You once told me you always get what you want and that you want to give your daughters everything they want. I am sorry. There is a humility that comes with knowing when I get what I want, often times that means someone has gone without getting what they want or need. There is a freedom in knowing that when I don't get what I want, someone else can be blessed with what they want.
I am sorry you long for relationship and have not found it. I am sorry no one has been able to endure the barbs and attacks in order to love you. I am sorry I am not strong enough to endure them. I am sorry I don't know how to love you like you need me to.
I am sorry.

Tuesday, August 10, 2010

Where has civilized dialogue gone?

I debated whether to call this Christian dialogue or civilized dialogue....I think conversations today have deteriorated so, I would almost settle for simply civilized...

Last week at Kingdom Bound, a friend led discussion on the Church and Homosexuality. His stand was not really against or for homosexuality but response of love and relationship with homosexuals rather than beating them over the head with Scripture. Of course there were those who became defensive from the faith viewpoint. They were not even hearing my friend's plea or meeting the discussion where it was at.

This week, I have been attacked in a conversation over Scripture and my view. This person questioned my pastoral calling and told me I need help. Not once did this person discuss the Scriptures they raised. They just threw them at me as if I had no voice or reason.

Today, my friend from Kingdom Bound posted a video which discussed the Constitution and Gay marriage. Instead of meeting the argument presented about the Constitution and marriage, one person stated something to the fact gay marriage is an abomination.

Why can't we respond out of love instead of react out of fear? We hear something we disagree with and have to shut down the conversation. We have to build up a wall and then throw stones (name calling, Scripture) at each other. The pharisees did that a lot. They used the law as a wall between them and the world. They used the law as a weapon against those outside. Jesus ate with the sinners and taught them graciously.

Where has civilized and/or Christian dialogue gone?

Monday, August 9, 2010

How to close conversation and relationship

At seminary, I was always amazed at the people who would quote chapter and verse at the professor to make their point which opposed what was being taught. I remember specifically one session in my philosophy course. The professor was Dr. Jerry Walls, one of the well known proponents of Wesley-Arminianism. He co-wrote the book, Why I am not a Calvinist, with Dr. Joseph Dongell. We were discussing the Calvinist/Wesley-Arminian debate. One student who obviously disagreed with Dr. Walls asked, "Are you familiar with Romans 9?" The rest of the class gasped. How arrogant can you be?! To question whether a seminary professor is familiar with a Scripture passage goes beyond arrogant.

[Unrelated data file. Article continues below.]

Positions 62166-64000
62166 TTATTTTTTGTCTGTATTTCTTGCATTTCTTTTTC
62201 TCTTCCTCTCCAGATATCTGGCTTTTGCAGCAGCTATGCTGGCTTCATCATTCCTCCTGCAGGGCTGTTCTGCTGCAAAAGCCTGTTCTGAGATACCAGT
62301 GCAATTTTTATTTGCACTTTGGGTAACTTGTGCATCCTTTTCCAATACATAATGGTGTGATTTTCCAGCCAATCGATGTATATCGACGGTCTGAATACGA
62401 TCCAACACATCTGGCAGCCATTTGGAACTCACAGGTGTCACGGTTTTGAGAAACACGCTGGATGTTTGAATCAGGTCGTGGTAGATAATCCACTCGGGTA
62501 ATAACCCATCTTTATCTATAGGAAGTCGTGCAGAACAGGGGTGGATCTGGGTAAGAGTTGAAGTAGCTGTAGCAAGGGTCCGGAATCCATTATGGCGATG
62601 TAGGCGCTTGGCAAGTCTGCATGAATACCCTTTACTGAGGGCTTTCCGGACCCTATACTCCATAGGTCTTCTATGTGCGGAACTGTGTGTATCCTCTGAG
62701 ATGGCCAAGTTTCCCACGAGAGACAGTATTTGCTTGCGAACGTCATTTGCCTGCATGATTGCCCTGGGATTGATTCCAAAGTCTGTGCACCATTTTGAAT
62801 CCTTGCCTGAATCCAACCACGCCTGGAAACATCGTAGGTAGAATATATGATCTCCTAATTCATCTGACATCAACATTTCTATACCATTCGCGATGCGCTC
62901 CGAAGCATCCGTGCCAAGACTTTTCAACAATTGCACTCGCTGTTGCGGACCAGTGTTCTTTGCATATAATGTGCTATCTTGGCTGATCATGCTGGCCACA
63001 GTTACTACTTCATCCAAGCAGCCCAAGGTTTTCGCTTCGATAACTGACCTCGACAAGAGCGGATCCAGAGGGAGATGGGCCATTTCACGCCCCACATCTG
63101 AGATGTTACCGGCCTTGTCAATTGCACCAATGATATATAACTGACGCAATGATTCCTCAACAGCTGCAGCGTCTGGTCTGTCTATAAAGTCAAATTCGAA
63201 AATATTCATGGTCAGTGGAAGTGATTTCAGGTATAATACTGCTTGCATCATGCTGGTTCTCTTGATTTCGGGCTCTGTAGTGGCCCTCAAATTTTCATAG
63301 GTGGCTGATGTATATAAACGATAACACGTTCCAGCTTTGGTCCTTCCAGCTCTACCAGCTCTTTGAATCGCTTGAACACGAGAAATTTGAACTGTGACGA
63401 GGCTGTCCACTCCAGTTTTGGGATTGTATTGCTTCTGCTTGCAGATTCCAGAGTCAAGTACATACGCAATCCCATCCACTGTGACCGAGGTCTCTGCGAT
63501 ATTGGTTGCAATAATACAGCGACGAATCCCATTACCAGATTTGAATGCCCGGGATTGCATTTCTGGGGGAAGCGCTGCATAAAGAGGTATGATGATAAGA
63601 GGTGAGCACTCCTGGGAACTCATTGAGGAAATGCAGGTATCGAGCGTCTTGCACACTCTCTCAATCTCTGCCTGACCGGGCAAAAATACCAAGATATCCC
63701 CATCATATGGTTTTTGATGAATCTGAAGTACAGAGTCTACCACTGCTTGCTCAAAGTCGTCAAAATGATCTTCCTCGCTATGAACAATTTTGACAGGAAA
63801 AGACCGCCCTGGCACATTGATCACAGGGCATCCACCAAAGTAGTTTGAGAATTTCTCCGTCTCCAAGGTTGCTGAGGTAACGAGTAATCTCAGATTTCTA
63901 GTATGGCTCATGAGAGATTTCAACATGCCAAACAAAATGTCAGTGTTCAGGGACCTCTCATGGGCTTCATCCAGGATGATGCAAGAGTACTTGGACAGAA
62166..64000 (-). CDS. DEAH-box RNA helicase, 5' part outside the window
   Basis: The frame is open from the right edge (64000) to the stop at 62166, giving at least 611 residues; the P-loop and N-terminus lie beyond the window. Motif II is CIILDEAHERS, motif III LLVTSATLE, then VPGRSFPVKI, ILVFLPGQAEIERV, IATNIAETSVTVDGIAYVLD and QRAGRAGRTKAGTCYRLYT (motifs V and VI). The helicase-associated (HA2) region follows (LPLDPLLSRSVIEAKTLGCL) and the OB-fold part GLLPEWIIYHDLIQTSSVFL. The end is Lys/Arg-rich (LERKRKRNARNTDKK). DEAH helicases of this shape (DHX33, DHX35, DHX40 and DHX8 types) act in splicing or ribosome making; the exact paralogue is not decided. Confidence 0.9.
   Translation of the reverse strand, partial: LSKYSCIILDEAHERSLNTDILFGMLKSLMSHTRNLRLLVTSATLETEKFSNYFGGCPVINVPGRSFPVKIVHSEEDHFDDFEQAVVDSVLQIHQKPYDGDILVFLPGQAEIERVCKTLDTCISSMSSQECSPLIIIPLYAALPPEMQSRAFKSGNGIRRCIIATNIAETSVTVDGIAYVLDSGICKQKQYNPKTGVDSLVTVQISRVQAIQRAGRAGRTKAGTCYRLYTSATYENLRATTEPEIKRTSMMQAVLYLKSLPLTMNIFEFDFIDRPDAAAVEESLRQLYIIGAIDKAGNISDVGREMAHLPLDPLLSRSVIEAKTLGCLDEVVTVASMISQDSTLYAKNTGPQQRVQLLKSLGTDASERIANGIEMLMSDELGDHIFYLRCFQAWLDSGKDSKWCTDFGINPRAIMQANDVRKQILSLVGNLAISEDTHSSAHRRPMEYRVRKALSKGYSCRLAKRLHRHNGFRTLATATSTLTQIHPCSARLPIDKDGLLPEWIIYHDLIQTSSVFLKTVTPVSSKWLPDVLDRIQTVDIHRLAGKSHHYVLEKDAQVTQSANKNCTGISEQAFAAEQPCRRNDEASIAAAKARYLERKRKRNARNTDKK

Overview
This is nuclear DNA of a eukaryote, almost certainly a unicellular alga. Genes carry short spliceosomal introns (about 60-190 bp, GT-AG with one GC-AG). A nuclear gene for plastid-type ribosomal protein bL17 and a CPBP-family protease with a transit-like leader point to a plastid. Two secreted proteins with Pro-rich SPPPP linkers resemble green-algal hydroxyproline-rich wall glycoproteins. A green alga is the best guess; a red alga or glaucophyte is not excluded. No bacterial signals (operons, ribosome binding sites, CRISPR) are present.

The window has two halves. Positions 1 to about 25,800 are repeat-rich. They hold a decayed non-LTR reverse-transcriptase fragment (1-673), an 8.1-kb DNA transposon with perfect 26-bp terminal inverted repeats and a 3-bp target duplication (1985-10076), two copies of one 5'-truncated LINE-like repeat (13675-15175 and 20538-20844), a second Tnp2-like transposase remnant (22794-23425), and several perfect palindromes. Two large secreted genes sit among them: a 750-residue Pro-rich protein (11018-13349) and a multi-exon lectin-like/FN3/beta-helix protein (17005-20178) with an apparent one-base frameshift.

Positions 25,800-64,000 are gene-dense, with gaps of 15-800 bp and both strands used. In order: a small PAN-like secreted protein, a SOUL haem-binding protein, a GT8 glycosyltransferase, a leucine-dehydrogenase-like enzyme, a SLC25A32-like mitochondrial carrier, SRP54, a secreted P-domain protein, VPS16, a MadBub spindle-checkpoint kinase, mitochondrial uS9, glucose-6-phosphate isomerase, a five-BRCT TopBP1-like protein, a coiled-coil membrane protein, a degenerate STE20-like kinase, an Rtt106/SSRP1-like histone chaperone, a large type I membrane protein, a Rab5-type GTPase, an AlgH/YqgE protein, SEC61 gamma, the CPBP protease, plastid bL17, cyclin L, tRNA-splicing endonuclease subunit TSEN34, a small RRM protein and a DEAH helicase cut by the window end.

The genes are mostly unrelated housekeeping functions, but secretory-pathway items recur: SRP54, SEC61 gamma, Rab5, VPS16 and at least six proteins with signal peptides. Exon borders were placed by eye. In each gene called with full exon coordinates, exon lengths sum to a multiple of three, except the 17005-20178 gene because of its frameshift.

I in no way am at the level of Jerry Walls or Joe Dongell when it comes to theology or philosophy. Yet I have experienced people whipping out Scripture verses to show me how wrong I am as if I have never read the Bible. I have been assaulted with Scripture.

Add Biblical arrogance to any discussion and watch the conversation spiral into a mean spirited, shouting match as everyone takes their corner.

But we do this all the time. We whip out chapter and verse, bludgeoning the homosexuals over the head with Scripture or battering women over the issue of roles in church. We quote the scripture as if it is the ending argument. There. Its final. You have no place to go. And we leave the person on the other end of the conversation bleeding. I am not questioning the authority of Scripture. I believe Scripture gives us the beginning place for our experience of God and also is the filter for our experiences of God. Can we wrestle together with the text instead of wrestling with each other using the text as a weapon?

What if we asked the question, "so how does your view work with these Scriptures?" "How do these Scriptures affect your experience of God?" How does your experience of God make sense of these Scriptures?" What if we allowed Scripture not to be the end, but the beginning of dialogue?

Sunday, August 8, 2010

Relevance and the Church

It is the buzz word for the past 30 or so years in the American Church--Relevant. We want relevant worship, relevant preaching. What does relevance mean? Should the Church be relevant or make the Gospel relevant?